The state of the American college is denigrating to the minds of the future leaders of our nation. The way that drink has infiltrated the campuses across the nation creates a hostile atmosphere of violence that cannot be escaped. It was less than a week ago when I was approached by a group of college students who were engaged in this type of cultural appropriation. As someone who as been through and around this culture for much of my college and high school years, I understood exactly what was going on. Unwittingly these youth were both creating an act of violence on themselves, and on those around them by the use of alcohol. It has become a war of culture, where the booze fills up the minds of our young people, and does not let them go. From this starting point the “culture” of college partying, emanates upwards into the ranks of the bourgeoise, destroying many promising futures, fortunes, and American dreams. While it was stopped temporarily by the pandemic, the impact of this culture has and will continue to have a long and deadly effect on American aspirations.
It is a “rite of passage” that every American must go through. The inescapable downward tug upon the youth of our nation. Even I was not above the calamity that we call the American undergraduate college experience. Entranced by the thrill of drunkenness, and the appalling falsity of depth that we call the “high,” I lived my life in darkness for years and still have yet to get away from the inescapable shadow of my past.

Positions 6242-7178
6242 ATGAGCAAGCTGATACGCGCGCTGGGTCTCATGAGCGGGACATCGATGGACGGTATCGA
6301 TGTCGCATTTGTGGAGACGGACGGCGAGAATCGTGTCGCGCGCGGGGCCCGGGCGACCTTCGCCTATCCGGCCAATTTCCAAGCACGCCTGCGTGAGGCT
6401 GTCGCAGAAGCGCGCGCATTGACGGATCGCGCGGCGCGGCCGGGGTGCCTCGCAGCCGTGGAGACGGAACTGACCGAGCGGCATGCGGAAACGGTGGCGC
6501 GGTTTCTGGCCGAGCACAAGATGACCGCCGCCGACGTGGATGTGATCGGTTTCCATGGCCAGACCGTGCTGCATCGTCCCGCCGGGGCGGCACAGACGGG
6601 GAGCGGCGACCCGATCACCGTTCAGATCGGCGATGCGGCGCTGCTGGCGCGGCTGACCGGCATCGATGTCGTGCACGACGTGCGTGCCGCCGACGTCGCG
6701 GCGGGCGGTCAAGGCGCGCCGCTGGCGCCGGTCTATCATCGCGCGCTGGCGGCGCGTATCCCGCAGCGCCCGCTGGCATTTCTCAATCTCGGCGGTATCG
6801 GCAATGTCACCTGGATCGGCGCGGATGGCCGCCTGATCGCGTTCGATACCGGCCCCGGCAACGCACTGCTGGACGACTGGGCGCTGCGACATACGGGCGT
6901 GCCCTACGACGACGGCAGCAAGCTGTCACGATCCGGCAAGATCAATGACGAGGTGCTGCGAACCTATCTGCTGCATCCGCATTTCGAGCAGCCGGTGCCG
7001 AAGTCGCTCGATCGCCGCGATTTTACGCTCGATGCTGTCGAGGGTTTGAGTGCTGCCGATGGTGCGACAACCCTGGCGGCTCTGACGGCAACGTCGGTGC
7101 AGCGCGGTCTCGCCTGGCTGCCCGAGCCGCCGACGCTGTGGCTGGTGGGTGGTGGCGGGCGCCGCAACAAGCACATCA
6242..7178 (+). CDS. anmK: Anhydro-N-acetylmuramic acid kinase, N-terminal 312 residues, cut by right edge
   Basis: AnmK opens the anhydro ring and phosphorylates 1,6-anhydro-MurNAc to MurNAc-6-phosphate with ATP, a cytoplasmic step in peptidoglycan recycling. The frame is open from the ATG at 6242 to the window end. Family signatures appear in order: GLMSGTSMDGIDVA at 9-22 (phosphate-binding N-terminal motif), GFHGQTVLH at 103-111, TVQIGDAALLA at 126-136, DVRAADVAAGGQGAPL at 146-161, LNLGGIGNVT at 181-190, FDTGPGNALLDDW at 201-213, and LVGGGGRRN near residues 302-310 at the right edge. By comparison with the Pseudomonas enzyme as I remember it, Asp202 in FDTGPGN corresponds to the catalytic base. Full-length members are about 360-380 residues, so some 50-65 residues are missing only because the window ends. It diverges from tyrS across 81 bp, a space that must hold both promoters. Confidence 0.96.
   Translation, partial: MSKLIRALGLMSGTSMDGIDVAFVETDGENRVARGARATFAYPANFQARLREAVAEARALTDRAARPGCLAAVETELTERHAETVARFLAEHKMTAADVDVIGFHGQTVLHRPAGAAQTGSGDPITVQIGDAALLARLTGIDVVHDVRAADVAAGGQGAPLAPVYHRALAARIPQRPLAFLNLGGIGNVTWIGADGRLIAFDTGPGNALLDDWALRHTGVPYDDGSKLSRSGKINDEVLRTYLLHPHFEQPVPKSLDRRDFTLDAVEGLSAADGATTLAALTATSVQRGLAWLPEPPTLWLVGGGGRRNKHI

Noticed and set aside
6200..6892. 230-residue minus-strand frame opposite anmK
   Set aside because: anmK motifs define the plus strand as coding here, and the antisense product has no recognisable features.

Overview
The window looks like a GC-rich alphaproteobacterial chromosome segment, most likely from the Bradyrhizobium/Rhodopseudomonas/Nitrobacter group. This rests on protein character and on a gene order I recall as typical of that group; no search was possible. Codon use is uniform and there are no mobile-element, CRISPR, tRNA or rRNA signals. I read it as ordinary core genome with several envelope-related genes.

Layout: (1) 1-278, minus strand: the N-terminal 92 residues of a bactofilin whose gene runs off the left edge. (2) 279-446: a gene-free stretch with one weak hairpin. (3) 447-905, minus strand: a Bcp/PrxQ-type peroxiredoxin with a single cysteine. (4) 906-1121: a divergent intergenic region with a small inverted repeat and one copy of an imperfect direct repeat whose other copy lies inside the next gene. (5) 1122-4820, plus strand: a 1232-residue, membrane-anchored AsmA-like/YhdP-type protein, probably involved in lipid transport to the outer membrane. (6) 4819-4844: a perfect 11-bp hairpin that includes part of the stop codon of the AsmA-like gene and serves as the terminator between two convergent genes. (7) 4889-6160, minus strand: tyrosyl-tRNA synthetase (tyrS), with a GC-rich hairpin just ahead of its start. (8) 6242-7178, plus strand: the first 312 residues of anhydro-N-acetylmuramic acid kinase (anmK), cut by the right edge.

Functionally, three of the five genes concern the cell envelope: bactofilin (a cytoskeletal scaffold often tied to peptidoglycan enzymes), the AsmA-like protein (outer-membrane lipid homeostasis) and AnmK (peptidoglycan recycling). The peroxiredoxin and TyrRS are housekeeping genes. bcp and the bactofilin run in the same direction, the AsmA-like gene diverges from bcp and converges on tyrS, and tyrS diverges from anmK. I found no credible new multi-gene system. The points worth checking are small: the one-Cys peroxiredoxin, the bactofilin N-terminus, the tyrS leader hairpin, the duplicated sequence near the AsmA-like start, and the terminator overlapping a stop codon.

This is the plague that threatens the minds of our children, the minds of children of all American parents and parents of developed nations around the globe.
We must no longer educate our children to have careers, that turn into dead end vocations. We must no longer teach our children how to be global citizens, when in fact by teaching them to be citizens we are pushing them into a world where they cannot be anything, except to be subjugated. And finally we must not be teaching them to enjoy the experience of life, when in fact life is not an experience at all. Life is truth, beauty, pain, justice and injustice, terror and monotony, and most of all it is reality. But to say this is also to say that it is imagination.
Life cannot be defined in the terms of which we teach our children in elementary schools, secondary and university education, nor are the micro cultures which we raise our children in, in these institutions, anything like what they will experience once they are set free to explore for themselves the unity and disunity, structure and randomness, and finality of the place that we call our universe.